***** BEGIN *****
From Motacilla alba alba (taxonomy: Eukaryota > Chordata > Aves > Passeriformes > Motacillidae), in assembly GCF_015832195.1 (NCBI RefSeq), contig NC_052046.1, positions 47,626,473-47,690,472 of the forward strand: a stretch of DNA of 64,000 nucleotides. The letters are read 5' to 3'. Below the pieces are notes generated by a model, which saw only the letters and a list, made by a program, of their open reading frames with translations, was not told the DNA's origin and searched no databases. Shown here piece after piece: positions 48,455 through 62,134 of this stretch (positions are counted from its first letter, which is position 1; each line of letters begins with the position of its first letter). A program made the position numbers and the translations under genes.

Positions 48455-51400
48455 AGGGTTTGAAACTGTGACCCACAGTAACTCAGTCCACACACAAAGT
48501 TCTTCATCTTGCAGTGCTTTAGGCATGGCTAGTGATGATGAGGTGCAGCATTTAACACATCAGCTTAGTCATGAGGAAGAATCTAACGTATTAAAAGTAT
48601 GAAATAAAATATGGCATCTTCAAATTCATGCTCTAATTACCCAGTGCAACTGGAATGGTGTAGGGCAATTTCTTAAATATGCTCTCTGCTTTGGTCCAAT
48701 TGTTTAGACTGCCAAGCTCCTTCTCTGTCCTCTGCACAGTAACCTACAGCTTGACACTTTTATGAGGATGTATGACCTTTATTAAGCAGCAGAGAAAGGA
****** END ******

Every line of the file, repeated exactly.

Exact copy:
From Motacilla alba alba (taxonomy: Eukaryota > Chordata > Aves > Passeriformes > Motacillidae), in assembly GCF_015832195.1 (NCBI RefSeq), contig NC_052046.1, positions 47,626,473-47,690,472 of the forward strand: a stretch of DNA of 64,000 nucleotides. The letters are read 5' to 3'. Below the pieces are notes generated by a model, which saw only the letters and a list, made by a program, of their open reading frames with translations, was not told the DNA's origin and searched no databases. Shown here piece after piece: positions 48,455 through 62,134 of this stretch (positions are counted from its first letter, which is position 1; each line of letters begins with the position of its first letter). A program made the position numbers and the translations under genes.

Positions 48455-51400
48455 AGGGTTTGAAACTGTGACCCACAGTAACTCAGTCCACACACAAAGT
48501 TCTTCATCTTGCAGTGCTTTAGGCATGGCTAGTGATGATGAGGTGCAGCATTTAACACATCAGCTTAGTCATGAGGAAGAATCTAACGTATTAAAAGTAT
48601 GAAATAAAATATGGCATCTTCAAATTCATGCTCTAATTACCCAGTGCAACTGGAATGGTGTAGGGCAATTTCTTAAATATGCTCTCTGCTTTGGTCCAAT
48701 TGTTTAGACTGCCAAGCTCCTTCTCTGTCCTCTGCACAGTAACCTACAGCTTGACACTTTTATGAGGATGTATGACCTTTATTAAGCAGCAGAGAAAGGA